RACHMANINOFF: Piano Concerto No. 3 in D Minor, Op. 30 TCHAIKOVSKY: Piano Concerto No. 1 in B-flat Minor, Op. 23 
Vladimir Horowitz, pianist/New York Philharmonic Orch/Sir John Barbirolli, cond.
Appian APR 5519 (F) (ADD) TT: 65:59  

RACHMANINOFF: Piano Concerto No. 3 in D Minor, Op. 30 TCHAIKOVSKY: Piano Concerto No. 1 in B-flat Minor, Op. 23
Vladimir Horowitz, pianist/Hollywood Bowl Orch/Serge Koussevitzky, cond. (Rachmaninoff); William Steinberg, cond. (Tchaikovsky)
Music & Arts CD 4963 (F) (AAD) TT: 71:15

Vladimir Horowitz made the Rachmaninoff Third his own and here we have documentation of two of his live performances, both coupled with the other specialty of his, the Tchaikovsky First, both recorded about a decade apart, the Barbirolli performances dating from 1940/41, the others from 1949/50. About the time of the latter I had the experience of live performances of both concertos with Horowitz and the Chicago Symphony, the Tchaikovsky conducted by Désiré Défauw, the Rachmaninoff by Artur Rodzinski, just a few weeks before Rodzinski was forced to leave the CSO. Youthful remembrances remain, the Tchaikovsky marred by horn bloopers on the first three notes of the opening, the Rachmaninoff having demonic intensity. At this concert Horowitz came on stage, sat down and then pulled the piano over to him! Always a showman of the first caliber, this was during his heyday, and he did not disappoint.

The New York performances on this Appian CD are quite unbelievable, the dexterity amazing, and there is no question of the spectacular pianism--no one else has played this concerto with the fire and virtuosity heard here. But, for repeated listening, the Rachmaninoff is TOO whirlwind. The last movement cadenza, just before the grand final statement of the principal theme, is played so fast it sounds haphazard, and the final statement is so fast it misses its grandeur. Of course the final octaves are dazzling, the audience reaction the expected--and deserved--tumultuous ovation. Tchaikovsky's First is a known item in Horowitz's repertoire ever since RCA released his NBC Symphony/Toscanini 1941 commercial recording, and the 1943 Carnegie Hall War Bond live recording with the same conductor and orchestra. The just-released Barbirolli/New York performance is equally impassioned and the octaves are stunning--can anyone really play octaves THAT fast? The answer is "yes."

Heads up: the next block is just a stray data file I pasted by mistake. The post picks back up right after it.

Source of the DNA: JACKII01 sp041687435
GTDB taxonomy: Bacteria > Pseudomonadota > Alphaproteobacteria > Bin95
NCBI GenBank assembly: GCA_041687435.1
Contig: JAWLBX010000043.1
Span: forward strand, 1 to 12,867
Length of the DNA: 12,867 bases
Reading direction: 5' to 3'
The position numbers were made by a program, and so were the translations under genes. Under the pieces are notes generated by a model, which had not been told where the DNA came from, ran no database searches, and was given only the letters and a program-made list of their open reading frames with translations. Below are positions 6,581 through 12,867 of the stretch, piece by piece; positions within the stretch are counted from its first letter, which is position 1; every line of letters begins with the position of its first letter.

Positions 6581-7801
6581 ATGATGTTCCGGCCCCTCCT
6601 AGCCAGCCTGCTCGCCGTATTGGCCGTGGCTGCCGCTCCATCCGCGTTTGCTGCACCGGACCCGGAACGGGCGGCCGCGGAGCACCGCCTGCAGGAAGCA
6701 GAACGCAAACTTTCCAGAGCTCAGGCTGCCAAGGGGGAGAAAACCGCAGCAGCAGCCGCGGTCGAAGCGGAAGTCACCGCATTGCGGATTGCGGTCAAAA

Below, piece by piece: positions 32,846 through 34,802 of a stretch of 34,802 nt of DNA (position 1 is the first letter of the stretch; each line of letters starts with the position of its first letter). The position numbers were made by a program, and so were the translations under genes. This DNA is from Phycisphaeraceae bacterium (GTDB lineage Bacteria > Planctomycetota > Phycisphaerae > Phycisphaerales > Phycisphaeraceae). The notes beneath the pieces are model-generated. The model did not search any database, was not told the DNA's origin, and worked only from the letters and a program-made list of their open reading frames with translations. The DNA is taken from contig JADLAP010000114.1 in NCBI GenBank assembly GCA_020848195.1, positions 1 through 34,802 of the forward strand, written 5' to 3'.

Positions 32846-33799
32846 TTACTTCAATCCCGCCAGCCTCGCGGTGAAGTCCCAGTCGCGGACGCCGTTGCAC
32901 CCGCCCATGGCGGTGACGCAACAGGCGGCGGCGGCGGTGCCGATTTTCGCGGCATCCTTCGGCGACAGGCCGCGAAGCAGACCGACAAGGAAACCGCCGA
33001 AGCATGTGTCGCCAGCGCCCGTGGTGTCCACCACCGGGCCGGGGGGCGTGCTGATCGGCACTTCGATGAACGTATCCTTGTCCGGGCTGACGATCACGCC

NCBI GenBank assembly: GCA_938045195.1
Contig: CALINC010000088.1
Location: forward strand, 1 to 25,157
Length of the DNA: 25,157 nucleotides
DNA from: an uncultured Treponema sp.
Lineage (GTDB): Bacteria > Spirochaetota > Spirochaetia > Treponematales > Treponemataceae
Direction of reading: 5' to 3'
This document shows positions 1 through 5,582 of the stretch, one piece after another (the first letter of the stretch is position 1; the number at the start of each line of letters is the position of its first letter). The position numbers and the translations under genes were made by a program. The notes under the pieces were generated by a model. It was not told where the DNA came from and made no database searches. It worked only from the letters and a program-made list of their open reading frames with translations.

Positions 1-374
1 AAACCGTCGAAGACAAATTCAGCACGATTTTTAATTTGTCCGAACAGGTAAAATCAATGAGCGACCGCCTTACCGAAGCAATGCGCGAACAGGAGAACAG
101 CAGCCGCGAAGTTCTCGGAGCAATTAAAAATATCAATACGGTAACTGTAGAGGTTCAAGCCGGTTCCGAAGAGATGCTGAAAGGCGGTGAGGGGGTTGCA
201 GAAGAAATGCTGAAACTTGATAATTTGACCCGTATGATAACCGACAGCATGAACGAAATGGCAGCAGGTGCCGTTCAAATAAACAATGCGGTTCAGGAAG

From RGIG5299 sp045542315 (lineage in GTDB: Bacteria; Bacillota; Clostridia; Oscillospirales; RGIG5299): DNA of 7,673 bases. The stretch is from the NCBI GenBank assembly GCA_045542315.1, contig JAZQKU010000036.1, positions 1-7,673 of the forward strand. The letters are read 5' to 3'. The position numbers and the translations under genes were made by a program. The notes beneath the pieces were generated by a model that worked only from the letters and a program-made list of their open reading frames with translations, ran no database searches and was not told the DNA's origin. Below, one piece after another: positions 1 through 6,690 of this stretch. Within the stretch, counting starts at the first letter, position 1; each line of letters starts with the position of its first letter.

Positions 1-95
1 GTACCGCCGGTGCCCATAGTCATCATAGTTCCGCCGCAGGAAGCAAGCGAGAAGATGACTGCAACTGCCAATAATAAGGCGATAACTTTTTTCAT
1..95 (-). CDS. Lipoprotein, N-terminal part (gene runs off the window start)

Tchaikovsky's First is also featured on the Music & Arts CD and, as we already have live recordings of this conducted by Barbirolli and Toscanini (and others currently unavailable conducted by George Szell and Bruno Walter), the M&A reissue is perhaps not that important. However, it is of enormous interest for its companion, the Rachmaninoff Third conducted by Serge Koussevitzky recorded with the Hollywood Bowl Orchestra in August of 1950. The Russian conductor seemed to have more control over Horowitz than any conductor other than Toscanini, and Koussevitzky had his own ideas on how the concerto should sound. His accompaniment is broad and full of detail often glossed over. Horowitz seems to be a bit on edge in this performance with more finger-slips than usual (although not as many as in his pioneering 1930 recording with the LSO/Albert Coates). Horowitz makes a 6-bar cut in the finale that he has not, to my knowledge, made before, along with the usual cuts made in performances of the time and, as always, plays the lighter first-movement cadenza. The final chords are intriguing--Horowitz must have used incredible self control to adjust to Koussevitzky's deliberate tempo, but he managed. Horowitz could have gone his own way as he did at his American debut with the NYP under Sir Thomas Beecham playing the Tchaikovsky. It is reported that the two couldn't agree on tempi and Horowitz ended the concerto some seconds before the orchestra; apparently Horowitz had more respect for his fellow Russian than he did for the British baronet.

Both of these CDs are essential for those who admire Horowitz. The sound is dated, particularly in the Hollywood Bowl Tchaikovsky, but more than adequate to convey these historic performances.

  R.E.B. (NOV. 1999)